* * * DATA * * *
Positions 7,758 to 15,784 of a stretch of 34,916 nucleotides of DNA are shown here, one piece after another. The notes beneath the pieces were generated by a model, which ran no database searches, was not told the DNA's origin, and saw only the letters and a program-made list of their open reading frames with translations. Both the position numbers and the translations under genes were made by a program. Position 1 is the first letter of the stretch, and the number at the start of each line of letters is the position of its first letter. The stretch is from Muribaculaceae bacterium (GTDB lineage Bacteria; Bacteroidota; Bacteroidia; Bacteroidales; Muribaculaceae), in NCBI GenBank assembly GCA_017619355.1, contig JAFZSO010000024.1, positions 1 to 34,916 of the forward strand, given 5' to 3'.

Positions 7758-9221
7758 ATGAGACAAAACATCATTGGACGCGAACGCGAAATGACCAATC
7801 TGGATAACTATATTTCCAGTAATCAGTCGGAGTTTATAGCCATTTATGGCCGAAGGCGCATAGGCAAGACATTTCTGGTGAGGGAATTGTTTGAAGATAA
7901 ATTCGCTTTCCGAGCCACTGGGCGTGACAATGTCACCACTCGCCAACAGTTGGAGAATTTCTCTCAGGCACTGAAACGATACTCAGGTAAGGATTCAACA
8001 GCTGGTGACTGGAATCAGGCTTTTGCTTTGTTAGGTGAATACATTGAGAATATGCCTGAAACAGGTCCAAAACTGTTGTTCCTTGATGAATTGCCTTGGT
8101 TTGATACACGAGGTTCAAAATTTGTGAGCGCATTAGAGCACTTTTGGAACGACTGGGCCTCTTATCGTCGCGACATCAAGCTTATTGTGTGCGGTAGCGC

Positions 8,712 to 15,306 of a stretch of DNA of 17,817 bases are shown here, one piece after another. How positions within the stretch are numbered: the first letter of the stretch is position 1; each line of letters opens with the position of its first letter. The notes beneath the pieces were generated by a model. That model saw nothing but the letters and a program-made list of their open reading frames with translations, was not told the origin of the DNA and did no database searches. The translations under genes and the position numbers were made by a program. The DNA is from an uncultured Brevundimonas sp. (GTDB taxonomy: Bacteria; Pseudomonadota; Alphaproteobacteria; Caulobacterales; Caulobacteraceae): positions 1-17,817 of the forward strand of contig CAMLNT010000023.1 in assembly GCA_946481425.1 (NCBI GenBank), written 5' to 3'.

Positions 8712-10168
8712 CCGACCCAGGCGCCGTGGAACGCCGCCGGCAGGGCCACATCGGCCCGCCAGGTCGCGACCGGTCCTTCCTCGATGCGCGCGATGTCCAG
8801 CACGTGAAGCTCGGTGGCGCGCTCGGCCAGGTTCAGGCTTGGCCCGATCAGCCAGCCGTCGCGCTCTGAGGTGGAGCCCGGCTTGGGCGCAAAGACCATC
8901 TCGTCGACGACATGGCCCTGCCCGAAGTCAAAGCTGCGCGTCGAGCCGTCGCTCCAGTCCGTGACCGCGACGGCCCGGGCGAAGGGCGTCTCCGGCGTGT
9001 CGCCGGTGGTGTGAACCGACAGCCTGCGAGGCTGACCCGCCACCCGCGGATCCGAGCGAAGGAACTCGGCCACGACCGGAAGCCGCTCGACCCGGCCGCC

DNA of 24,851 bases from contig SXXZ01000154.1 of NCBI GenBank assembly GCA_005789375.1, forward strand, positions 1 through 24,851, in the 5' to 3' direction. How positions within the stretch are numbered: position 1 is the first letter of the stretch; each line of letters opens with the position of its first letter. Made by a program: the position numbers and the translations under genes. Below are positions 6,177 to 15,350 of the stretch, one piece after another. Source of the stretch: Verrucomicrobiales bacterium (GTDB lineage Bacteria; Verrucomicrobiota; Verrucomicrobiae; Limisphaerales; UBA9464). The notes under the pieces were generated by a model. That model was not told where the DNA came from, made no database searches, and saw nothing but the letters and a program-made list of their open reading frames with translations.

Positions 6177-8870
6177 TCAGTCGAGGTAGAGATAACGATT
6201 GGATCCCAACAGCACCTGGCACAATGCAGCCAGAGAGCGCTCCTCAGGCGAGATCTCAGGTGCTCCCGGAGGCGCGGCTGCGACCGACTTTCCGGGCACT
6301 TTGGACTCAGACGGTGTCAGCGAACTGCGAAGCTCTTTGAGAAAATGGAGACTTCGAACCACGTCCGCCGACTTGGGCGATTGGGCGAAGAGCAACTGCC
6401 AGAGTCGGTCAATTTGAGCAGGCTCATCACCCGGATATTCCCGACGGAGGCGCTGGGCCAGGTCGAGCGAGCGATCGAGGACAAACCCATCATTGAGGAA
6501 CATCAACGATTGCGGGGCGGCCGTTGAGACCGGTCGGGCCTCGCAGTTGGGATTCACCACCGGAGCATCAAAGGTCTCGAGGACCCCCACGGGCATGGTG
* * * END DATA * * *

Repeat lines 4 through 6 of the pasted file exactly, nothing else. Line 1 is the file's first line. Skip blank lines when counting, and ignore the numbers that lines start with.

7801 TGGATAACTATATTTCCAGTAATCAGTCGGAGTTTATAGCCATTTATGGCCGAAGGCGCATAGGCAAGACATTTCTGGTGAGGGAATTGTTTGAAGATAA
7901 ATTCGCTTTCCGAGCCACTGGGCGTGACAATGTCACCACTCGCCAACAGTTGGAGAATTTCTCTCAGGCACTGAAACGATACTCAGGTAAGGATTCAACA
8001 GCTGGTGACTGGAATCAGGCTTTTGCTTTGTTAGGTGAATACATTGAGAATATGCCTGAAACAGGTCCAAAACTGTTGTTCCTTGATGAATTGCCTTGGT